On Tuesday morning, before getting started on my workday, I had a bit of indecision about what sort of image to put on my digital art display. The weather was cloudy and the forecast called for thunderstorms, so I considered a painting of a Florida scene with clouds looming over bright greenery before deciding that it didn’t quite fit a chilly Ohio morning.

Painting of Florida wetlands on a cloudy day

(Image credit: Georgrpe Buckner)

After a while I decided on a picture of empty gondolas parked in Venice with a bit of sun coming through the clouds. That didn’t work too well either because the sky just got darker in real life, and thunderstorms did indeed start rolling through. I wasn’t looking at the art display anyway because I was just sitting at my desk focused on the computer, so it didn’t really matter. My husband had been planning to row with some friends, but that didn’t work out because it was raining at the boathouse too.

Still, it was a mostly good day. I got a very nice surprise when a coworker sent me an email saying that the charity committee had chosen me as the featured volunteer and will post an entry about me on the internal website. It’s always good to be appreciated at work, especially when I hadn’t known that I was being considered for any special recognition. That left me feeling pretty cheerful.

October 8, 2020 · 4 comments · Categories: Musings · Tags: ,

After working yesterday morning, I went to get a flu shot. I took the afternoon off, just because the weather was nice and I have more vacation than the one week I can carry over into January.

I was reminded of a post I wrote three years ago on the topic of taking half-days just to relax. Because I had gotten in the habit of rushing around from one thing to another, taking vacation time for no particular reason felt wasteful. To illustrate being busy with chores, I posted this image of my willow hedge, which needed lots of pruning because it wasn’t tolerating climate change well (this year I’ve cut the willows back to a much smaller and more manageable size, hoping they’ll get healthier after a while).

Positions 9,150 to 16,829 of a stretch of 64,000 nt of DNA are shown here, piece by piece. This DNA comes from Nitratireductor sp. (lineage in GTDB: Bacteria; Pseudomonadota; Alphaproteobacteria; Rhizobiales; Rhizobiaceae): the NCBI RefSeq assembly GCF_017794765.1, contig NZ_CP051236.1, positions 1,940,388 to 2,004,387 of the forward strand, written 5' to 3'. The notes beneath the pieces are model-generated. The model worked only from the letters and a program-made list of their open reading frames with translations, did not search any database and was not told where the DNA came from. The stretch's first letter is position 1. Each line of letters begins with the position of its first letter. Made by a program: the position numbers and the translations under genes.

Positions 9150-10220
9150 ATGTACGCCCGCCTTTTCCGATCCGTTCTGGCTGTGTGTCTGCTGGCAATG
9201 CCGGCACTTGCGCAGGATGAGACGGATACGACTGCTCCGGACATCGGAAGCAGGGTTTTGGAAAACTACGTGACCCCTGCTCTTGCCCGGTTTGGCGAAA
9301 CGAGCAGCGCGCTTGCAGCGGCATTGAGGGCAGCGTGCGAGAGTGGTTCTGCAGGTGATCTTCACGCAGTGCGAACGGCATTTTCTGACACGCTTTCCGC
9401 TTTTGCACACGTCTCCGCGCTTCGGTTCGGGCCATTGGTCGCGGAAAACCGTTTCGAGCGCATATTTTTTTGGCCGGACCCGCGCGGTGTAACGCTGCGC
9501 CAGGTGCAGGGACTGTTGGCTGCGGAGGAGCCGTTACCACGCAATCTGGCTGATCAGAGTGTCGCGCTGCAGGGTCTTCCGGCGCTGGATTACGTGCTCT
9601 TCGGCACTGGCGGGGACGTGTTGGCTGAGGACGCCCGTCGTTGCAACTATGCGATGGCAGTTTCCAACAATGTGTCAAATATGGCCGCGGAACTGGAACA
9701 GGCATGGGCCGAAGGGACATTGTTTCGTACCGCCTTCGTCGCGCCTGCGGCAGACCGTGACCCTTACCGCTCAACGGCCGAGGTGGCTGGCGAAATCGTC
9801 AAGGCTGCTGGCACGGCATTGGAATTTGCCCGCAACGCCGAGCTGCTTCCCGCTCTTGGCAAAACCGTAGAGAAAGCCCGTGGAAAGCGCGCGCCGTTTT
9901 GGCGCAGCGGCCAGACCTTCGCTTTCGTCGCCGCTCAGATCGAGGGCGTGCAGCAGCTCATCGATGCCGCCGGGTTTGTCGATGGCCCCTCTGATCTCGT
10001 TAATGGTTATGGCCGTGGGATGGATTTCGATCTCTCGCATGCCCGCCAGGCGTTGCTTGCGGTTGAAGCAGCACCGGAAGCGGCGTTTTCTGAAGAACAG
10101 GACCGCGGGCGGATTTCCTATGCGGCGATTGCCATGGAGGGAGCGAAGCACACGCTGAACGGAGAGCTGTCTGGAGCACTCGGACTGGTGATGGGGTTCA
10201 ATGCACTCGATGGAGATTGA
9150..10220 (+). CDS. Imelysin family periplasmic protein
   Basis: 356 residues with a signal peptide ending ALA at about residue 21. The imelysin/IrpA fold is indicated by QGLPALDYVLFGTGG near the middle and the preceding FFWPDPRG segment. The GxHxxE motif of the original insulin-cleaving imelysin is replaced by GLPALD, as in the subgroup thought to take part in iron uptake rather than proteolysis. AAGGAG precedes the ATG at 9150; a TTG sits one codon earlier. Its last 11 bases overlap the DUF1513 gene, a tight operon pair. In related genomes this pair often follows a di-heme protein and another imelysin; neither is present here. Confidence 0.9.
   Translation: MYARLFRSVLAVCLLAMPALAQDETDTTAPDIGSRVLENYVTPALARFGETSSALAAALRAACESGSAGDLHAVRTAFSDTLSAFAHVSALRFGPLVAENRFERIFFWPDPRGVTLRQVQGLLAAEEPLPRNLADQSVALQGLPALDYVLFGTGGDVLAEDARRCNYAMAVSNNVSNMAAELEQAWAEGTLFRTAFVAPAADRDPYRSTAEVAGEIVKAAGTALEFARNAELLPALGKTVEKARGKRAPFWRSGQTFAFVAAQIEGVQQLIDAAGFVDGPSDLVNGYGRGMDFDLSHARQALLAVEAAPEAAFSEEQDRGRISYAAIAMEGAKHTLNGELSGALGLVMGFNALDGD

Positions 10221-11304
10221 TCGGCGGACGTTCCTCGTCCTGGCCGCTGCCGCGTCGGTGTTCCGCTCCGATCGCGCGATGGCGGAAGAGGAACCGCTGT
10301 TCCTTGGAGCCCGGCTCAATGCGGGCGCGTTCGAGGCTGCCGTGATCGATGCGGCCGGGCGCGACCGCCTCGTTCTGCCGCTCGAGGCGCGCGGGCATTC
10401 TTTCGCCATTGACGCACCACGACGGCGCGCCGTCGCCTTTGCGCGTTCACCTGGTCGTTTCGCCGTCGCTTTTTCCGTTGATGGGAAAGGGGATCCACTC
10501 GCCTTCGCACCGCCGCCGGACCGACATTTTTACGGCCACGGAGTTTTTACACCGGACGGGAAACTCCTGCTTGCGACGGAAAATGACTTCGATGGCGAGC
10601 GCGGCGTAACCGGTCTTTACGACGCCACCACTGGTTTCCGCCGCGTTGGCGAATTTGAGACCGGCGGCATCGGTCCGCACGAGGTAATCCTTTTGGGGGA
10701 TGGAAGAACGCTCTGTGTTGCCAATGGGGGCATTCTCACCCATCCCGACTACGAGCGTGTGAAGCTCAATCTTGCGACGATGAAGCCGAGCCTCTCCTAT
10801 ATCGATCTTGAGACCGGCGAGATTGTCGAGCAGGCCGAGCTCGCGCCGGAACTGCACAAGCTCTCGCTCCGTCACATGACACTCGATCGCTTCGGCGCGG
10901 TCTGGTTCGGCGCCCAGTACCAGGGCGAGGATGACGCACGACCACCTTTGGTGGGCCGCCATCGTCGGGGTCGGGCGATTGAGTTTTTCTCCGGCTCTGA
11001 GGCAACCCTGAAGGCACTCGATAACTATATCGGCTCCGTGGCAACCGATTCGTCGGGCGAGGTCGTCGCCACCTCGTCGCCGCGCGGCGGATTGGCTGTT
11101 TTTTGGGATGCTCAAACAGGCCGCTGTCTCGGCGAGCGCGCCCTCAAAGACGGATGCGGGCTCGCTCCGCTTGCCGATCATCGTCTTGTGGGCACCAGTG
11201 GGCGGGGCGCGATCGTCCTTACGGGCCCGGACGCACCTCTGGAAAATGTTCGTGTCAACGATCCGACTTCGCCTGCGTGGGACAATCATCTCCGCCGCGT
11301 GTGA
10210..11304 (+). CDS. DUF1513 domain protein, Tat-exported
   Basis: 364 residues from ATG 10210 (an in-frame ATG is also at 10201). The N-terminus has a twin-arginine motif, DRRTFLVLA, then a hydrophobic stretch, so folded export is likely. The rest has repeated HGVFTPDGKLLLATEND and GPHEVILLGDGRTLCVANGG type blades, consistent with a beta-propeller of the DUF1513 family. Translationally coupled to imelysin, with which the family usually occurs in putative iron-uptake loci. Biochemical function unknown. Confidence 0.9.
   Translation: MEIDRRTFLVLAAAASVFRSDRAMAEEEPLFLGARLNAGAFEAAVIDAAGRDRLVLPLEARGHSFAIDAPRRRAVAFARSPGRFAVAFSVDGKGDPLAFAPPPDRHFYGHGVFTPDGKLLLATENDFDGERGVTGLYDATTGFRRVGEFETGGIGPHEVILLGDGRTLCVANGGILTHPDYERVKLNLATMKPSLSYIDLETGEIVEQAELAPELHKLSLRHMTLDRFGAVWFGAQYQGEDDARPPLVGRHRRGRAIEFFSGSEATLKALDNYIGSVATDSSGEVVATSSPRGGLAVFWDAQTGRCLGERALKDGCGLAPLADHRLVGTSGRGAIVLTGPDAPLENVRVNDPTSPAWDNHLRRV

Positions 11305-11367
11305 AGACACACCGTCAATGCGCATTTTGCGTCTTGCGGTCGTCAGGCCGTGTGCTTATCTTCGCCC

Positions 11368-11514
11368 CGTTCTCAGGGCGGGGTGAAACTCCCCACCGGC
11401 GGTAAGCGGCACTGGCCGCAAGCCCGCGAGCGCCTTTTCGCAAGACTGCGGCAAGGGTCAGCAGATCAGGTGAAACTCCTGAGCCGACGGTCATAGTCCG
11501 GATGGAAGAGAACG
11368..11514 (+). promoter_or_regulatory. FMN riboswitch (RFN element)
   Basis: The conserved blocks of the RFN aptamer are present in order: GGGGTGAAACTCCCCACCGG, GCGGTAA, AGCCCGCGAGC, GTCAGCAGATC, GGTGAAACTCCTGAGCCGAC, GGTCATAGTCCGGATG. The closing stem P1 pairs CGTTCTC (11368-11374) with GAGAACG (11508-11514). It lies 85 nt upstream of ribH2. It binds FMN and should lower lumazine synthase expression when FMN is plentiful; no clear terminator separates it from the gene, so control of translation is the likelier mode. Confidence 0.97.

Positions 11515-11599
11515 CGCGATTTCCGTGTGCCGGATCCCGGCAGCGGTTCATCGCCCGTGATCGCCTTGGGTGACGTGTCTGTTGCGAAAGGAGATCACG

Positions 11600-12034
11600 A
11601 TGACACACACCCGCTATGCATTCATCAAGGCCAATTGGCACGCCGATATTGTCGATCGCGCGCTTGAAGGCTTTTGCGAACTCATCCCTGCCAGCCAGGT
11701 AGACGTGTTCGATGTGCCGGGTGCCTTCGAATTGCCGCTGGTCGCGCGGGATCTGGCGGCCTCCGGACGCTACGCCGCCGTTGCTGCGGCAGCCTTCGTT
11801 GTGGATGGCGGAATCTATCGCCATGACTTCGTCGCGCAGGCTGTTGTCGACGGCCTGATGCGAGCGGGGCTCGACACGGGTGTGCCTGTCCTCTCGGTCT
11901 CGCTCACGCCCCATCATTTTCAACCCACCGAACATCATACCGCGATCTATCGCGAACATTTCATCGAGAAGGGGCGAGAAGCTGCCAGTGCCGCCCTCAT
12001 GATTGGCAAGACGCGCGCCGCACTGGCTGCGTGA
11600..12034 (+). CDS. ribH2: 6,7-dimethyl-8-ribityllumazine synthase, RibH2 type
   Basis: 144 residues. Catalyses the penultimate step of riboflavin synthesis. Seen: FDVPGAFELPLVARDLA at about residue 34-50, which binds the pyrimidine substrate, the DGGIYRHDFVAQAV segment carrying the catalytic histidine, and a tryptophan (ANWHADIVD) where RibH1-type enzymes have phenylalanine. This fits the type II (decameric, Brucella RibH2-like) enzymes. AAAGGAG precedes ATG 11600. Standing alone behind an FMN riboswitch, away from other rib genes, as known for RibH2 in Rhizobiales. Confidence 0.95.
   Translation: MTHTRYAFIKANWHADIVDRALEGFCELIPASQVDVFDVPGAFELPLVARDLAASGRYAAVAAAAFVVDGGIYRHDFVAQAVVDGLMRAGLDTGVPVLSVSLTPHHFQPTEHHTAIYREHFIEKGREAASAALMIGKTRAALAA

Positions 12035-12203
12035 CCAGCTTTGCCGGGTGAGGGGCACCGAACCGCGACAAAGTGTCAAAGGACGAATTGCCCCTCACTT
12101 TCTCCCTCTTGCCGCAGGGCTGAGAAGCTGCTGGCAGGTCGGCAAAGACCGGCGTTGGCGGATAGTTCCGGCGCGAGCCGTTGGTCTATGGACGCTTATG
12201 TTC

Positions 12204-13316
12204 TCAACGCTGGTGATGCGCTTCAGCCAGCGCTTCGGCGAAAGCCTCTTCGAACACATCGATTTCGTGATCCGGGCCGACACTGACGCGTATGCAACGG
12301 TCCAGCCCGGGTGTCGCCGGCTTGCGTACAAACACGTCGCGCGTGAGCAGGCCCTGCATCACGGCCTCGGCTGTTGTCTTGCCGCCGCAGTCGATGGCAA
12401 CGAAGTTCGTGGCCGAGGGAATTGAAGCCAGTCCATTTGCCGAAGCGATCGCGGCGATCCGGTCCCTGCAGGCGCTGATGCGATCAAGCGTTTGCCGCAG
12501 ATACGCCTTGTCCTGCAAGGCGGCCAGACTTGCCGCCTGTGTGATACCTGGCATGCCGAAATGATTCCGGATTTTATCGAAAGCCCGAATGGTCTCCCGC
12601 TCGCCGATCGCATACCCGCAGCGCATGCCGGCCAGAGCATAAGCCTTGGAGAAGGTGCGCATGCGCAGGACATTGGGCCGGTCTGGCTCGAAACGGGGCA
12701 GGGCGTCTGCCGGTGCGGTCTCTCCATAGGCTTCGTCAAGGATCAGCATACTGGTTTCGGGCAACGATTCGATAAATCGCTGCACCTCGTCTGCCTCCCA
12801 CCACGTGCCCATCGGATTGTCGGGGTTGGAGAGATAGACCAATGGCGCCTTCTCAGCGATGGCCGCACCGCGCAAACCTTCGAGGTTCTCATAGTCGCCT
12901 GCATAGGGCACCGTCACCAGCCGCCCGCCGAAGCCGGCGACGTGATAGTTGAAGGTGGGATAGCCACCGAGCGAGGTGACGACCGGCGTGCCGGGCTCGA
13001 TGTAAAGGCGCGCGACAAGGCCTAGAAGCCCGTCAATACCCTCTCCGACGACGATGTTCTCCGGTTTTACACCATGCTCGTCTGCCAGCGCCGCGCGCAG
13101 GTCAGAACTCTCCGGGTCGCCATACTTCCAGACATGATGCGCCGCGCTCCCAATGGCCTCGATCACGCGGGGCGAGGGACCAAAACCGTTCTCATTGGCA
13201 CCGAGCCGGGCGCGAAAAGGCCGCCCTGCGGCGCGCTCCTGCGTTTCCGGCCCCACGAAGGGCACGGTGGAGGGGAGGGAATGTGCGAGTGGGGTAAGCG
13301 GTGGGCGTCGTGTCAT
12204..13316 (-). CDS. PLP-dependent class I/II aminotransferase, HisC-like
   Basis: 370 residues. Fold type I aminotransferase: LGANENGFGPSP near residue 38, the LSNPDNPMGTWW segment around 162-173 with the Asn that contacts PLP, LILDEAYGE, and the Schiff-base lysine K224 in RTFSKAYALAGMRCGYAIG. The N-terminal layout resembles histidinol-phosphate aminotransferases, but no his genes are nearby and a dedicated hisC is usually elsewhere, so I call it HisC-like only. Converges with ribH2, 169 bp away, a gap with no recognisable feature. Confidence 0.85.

Willows after pruning in October.

Although I’ve mostly recovered from being a time-hoarder, I still wasn’t feeling entirely relaxed yesterday. Having all that extra vacation got me thinking about road trips not taken and, more generally, what a messed-up year this had been for the world.

Then my husband, who is still working from home, has overtime work at present, and doesn’t have vacation because he changed jobs in December, said (while sitting at his desk) that it must be nice to have all those vacation days. That was a well-taken reminder to be more appreciative!

I didn’t feel inclined to do much writing last week because, among other things, I wasn’t getting anywhere trying to imagine the future. What with the entire world having been totally upended this year, I felt as if I’d lost whatever intuitive sense of direction I might once have had. Because telling stories to make sense of a confusing modern world is the central theme of this blog, it seemed rather pointless to write about being lost in a sea of befuddlement. (Well, except that putting the word “befuddlement” into a sentence just now was kind of fun.)

Then I started reading an apocalyptic business book that projected automation would destroy most of the world’s jobs in the near future. Before this year, I had dismissed that scenario as highly unlikely because it looked like we had plenty of jobs, with more coming open because of retirements and lower birthrates. But now, with a pandemic that could go on for a long time, what business owner wouldn’t want to replace sickly, unpredictable, and expensive humans with robots and intelligent software?

Large robot leaning over a wall.

(Creative Commons image via flickr)